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Appeals court upholds traditional legal organ rules

GEORGIA - Georgia’s appeals court upheld a decision that strikes down a county’s efforts to change its legal organ to an out-of-state newspaper.

Judge Stephen Dillard

The constitutional officers in Catoosa County voted in 2017 to change the county’s legal organ to the Chattanooga Times Free Press, effective Jan. 1, 2018, after 68 years in the Catoosa County News.

Although the Chattanooga paper has circulation in north Georgia, including Catoosa County, the newspaper is edited, published and printed in Tennessee. The Times Free Press does have a leased distribution center in Ringgold.

A local trial court granted the News a temporary restraining order and, after a hearing, a permanent injunction against the change. The court ruled the Chattanooga paper was statutorily ineligible to be the official legal organ of Catoosa County because, unlike the News, it is not published in the county.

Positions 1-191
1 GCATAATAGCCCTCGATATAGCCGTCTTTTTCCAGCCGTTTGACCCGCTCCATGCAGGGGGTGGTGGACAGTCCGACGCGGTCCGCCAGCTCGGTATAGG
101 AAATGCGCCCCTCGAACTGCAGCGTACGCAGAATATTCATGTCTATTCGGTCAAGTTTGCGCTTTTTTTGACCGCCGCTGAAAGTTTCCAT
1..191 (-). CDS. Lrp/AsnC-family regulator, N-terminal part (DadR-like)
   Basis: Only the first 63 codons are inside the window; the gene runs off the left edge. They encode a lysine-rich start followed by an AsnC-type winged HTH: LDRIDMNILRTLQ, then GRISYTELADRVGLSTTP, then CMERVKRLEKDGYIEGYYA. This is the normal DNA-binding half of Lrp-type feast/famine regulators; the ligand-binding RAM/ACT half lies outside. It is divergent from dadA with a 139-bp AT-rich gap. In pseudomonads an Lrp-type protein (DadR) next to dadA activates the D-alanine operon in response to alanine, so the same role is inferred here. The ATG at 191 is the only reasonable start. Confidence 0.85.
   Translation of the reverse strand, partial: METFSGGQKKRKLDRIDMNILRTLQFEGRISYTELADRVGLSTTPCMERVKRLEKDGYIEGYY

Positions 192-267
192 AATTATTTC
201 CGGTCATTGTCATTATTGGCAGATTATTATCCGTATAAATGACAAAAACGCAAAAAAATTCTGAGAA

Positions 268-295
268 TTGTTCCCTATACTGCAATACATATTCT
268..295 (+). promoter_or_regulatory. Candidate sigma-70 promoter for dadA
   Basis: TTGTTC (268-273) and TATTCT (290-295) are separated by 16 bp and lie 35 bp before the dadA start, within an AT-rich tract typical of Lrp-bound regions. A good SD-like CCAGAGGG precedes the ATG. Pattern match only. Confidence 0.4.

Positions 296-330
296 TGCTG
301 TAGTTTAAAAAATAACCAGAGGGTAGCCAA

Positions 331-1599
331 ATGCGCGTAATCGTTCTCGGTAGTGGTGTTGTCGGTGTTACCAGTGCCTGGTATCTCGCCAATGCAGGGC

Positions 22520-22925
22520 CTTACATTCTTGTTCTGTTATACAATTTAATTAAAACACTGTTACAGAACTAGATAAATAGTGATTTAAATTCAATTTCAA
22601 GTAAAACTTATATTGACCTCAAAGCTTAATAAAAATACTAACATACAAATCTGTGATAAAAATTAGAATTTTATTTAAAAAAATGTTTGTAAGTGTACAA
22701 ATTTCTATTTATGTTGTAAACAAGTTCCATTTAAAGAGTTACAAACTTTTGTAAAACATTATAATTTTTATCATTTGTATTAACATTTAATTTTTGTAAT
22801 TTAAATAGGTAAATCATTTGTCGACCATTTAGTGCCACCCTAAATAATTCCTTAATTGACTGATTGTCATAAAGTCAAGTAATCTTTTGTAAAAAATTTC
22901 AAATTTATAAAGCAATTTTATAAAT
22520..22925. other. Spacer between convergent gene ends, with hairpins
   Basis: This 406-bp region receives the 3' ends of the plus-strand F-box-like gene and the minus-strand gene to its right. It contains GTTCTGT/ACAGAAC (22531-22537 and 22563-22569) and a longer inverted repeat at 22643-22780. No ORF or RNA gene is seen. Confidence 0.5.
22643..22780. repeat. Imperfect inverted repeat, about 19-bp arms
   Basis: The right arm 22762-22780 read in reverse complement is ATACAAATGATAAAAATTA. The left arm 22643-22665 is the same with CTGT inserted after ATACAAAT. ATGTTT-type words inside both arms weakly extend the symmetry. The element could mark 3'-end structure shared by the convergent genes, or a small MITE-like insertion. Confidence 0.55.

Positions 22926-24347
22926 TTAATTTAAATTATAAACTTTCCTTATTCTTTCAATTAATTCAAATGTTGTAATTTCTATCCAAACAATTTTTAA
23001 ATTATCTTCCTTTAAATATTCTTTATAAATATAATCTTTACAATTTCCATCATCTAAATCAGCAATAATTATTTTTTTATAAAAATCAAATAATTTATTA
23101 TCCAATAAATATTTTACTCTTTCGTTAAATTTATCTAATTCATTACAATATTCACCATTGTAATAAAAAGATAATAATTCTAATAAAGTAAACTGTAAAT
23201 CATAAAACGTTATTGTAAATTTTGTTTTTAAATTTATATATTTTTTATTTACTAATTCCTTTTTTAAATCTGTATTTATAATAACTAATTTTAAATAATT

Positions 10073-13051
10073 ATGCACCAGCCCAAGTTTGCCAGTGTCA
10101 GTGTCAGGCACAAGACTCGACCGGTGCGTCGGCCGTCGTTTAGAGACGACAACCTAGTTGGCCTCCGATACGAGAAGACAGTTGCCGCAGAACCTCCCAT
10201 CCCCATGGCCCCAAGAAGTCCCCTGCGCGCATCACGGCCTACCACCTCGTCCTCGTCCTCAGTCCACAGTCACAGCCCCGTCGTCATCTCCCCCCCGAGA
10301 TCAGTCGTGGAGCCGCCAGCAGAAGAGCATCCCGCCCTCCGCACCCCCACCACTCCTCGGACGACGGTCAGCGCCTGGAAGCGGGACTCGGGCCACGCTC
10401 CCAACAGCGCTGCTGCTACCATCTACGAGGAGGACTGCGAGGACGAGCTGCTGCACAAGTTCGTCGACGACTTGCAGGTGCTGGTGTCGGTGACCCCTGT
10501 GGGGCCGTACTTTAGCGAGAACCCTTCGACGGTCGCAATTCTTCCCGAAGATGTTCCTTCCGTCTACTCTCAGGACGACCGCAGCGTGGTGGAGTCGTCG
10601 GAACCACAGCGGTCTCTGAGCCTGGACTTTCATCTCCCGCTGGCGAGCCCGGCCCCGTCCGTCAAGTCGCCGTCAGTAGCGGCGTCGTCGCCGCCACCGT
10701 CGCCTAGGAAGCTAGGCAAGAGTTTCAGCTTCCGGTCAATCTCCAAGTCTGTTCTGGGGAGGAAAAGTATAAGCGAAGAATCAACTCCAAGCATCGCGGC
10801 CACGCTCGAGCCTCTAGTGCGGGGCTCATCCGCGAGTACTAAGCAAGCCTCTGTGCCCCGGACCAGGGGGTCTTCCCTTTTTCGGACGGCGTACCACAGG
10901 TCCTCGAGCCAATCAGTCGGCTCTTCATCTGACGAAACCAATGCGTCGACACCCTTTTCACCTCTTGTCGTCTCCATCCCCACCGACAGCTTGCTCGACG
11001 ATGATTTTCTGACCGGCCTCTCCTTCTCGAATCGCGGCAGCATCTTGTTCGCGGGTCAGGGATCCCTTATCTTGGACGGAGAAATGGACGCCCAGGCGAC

The Court of Appeals upheld the ruling. It the opinion, written by Chief Judge Stephen Louis A. Dillard, the court notes that state law requires a newspaper obtaining legal organ status “shall be published within the county and continuously and at least weekly for a period of two years or is the direct successor of such a newspaper.”

A 1932 case set a precedent that, for location, publishing a newspaper is defined as more than the “mere distribution” of the paper or “having it entered at the post office for distribution.”

Presiding Judge Sara L. Doyle and Judge Amanda H. Mercier concurred with the decision.